The proposal would also reduce TSA staff at airport exit lanes by 1,794 officers. The exit lanes don t have screening checkpoints but have officers present to ensure that people don t walk into the gate areas.

And a TSA grant program that provides money for state and local law enforcement to patrol airports would be completely eliminated under the White House budget, saving around $45 million.

“I m very concerned,” said Sen. Jeanne ShaheenSenators Pan WH Proposal To Cut Airport Security Programs, Hike Ticket FeesJeanne ShaheenSenators pan WH proposal to cut airport security programs, hike ticket fees Dem senator: ‘One of our closest allies’ expressed concern about intelligence sharing Sessions postpones Senate testimony on DOJ funding MORE[14][15][16][17][18][13] (D-N.H.). “I was governor on 9/11, and I can tell you that the support we got from the federal government to help us to be better prepared to fight terrorist attacks was absolutely significant, and we could not have replaced that in another way.”

References

  1. ^ John Boozman (thehill.com)
  2. ^ John Boozman (thehill.com)
  3. ^ Senators pan WH proposal to cut airport security programs, hike ticket fees (thehill.com)
  4. ^ Congress should let local communities set their own PACE (thehill.com)
  5. ^ GOP senators on Comey firing: Where they stand (thehill.com)
  6. ^ MORE (thehill.com)
  7. ^ Jon Tester (thehill.com)
  8. ^ Jon Tester (thehill.com)
  9. ^ Sanders, Democrats introduce minimum wage bill (thehill.com)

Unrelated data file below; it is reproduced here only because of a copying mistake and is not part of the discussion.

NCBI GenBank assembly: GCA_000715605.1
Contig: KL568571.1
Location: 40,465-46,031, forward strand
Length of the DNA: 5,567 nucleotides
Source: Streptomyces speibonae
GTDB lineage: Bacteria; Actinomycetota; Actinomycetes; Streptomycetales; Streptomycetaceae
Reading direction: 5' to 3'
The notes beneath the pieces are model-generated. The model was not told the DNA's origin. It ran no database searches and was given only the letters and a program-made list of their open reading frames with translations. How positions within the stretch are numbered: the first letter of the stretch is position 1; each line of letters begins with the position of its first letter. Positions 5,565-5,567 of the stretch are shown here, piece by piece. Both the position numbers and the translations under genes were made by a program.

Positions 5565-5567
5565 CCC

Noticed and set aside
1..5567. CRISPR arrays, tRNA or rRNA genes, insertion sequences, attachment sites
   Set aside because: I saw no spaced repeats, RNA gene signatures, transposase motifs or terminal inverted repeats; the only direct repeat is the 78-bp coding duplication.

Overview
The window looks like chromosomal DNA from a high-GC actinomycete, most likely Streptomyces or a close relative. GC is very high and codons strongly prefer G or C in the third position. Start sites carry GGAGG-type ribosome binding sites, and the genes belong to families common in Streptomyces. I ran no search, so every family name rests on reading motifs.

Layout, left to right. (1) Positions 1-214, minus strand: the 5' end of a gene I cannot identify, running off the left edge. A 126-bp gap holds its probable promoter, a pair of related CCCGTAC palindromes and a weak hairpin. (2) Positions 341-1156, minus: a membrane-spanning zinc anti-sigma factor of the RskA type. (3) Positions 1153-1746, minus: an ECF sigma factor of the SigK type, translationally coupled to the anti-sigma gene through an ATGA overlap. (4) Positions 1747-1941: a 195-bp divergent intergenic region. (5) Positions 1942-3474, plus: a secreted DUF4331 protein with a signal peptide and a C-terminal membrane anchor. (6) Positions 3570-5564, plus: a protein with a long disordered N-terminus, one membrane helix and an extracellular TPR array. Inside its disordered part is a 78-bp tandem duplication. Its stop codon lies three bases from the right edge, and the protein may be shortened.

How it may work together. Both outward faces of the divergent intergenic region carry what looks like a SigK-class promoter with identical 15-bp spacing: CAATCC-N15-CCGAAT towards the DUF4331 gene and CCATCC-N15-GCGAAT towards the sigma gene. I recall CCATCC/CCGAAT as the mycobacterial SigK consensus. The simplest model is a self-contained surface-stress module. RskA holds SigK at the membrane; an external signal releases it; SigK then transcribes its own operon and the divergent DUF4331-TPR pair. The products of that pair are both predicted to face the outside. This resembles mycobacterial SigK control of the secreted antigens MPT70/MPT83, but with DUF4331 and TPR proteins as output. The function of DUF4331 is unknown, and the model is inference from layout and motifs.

10. ^ Montana senator on Gianforte: Dealing with media part of the job (thehill.com)
  11. ^ Senators pan WH proposal to cut airport security programs, hike ticket fees (thehill.com)
  12. ^ MORE (thehill.com)
  13. ^ Jeanne Shaheen (thehill.com)
  14. ^ Jeanne Shaheen (thehill.com)
  15. ^ Senators pan WH proposal to cut airport security programs, hike ticket fees (thehill.com)
  16. ^ Dem senator: ‘One of our closest allies’ expressed concern about intelligence sharing (thehill.com)
  17. ^ Sessions postpones Senate testimony on DOJ funding (thehill.com)
  18. ^ MORE (thehill.com)

Senators pan WH proposal to cut airport security programs, hike …

A Senate panel on Thursday panned a proposal from the White House to cut funding for airport security programs and hike passenger security fees tacked onto airline tickets. In his fiscal 2018 budget request released this week, President Trump called for raising the Transportation Security Administration s (TSA) airline passenger security fee from $5.60 to $6.60 for each connecting flight. The administration said the dollar increase would generate an extra $530 million, which would be funneled toward beefing up aviation security.

But Sen. John BoozmanSenators Pan WH Proposal To Cut Airport Security Programs, Hike ...John BoozmanSenators pan WH proposal to cut airport security programs, hike ticket fees Congress should let local communities set their own PACE GOP senators on Comey firing: Where they stand MORE[2][3][4][5][6][1] (R-Ark.), chairman of the Appropriations subcommittee on homeland security, said at a hearing on Thursday that the idea fails to take into consideration many practical realities.

ADVERTISEMENT